However, where we run into trouble is the way that South Carolina defines “poisonous gas” along with its noted exceptions.
A “poisonous gas” is a weapon or dangerous substance that does not fall under most provisions of self-defense in the state. South Carolina defines a poisonous gas as “a toxic chemical or its precursors that through its chemical action or properties on life processes, causes death or injury to human beings or other living organisms.”
Well, we should be in the clear, right? Defensive sprays don’t cause death as a (general) rule and any injury they do cause is minor and very temporary so we are okay, right?
Maybe, maybe not: The definition above in the statutes then specifically states what a poisonous gas is not.
Exact text follows with my emphasis added on the most salient part: “riot control agents, smoke and obscuration materials, or medical products which are manufactured, possessed, transported, or used in accordance with the laws of this State or the United States; (also)tear gas devices designed to be carried on or about the person which contain not more than fifty cubic centimeters of the chemical;”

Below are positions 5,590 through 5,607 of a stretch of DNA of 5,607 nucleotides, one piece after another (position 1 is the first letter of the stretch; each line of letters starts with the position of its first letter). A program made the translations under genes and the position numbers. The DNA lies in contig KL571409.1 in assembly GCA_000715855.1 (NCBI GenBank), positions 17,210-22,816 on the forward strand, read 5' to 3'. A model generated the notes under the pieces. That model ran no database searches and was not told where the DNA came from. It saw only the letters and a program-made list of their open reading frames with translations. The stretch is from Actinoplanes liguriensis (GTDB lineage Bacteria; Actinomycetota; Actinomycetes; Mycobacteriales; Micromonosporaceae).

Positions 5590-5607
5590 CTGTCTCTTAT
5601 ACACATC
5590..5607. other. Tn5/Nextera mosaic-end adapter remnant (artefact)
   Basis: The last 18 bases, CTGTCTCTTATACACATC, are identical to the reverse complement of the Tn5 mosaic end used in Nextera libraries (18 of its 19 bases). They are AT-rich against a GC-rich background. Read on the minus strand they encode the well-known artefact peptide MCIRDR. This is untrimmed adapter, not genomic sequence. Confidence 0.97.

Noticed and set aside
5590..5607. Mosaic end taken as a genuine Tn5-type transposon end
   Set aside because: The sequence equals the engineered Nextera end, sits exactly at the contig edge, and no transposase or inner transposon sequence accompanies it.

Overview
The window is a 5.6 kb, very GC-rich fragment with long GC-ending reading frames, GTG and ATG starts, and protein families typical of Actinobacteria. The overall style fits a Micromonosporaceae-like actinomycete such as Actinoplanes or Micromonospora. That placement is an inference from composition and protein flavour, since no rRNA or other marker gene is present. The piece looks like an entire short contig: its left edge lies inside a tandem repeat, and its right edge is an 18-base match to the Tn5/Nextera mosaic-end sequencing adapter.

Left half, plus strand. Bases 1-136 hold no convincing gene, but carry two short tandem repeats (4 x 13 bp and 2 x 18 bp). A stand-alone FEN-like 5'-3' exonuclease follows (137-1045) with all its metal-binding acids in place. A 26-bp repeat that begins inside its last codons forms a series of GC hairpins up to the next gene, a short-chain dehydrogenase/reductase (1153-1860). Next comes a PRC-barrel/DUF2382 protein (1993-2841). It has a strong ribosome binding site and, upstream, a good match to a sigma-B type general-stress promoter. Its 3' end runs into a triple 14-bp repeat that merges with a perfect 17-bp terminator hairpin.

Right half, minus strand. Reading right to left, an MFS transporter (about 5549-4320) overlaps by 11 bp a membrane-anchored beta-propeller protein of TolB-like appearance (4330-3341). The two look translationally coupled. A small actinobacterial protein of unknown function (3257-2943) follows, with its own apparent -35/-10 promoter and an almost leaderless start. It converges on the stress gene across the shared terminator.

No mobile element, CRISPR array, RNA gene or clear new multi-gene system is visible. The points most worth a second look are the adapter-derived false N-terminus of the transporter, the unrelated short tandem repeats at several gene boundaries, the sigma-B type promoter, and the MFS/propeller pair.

To summarize, any tear gas device, and specifically any defensive spray device, likely, that carries more than 50 cubic centimeters of the active chemical is classified as a poison gas.
Whether it is or not in effect, poison gas weapons fall under the category of destructive device, with illegal possession rating substantial felony charges and penalties.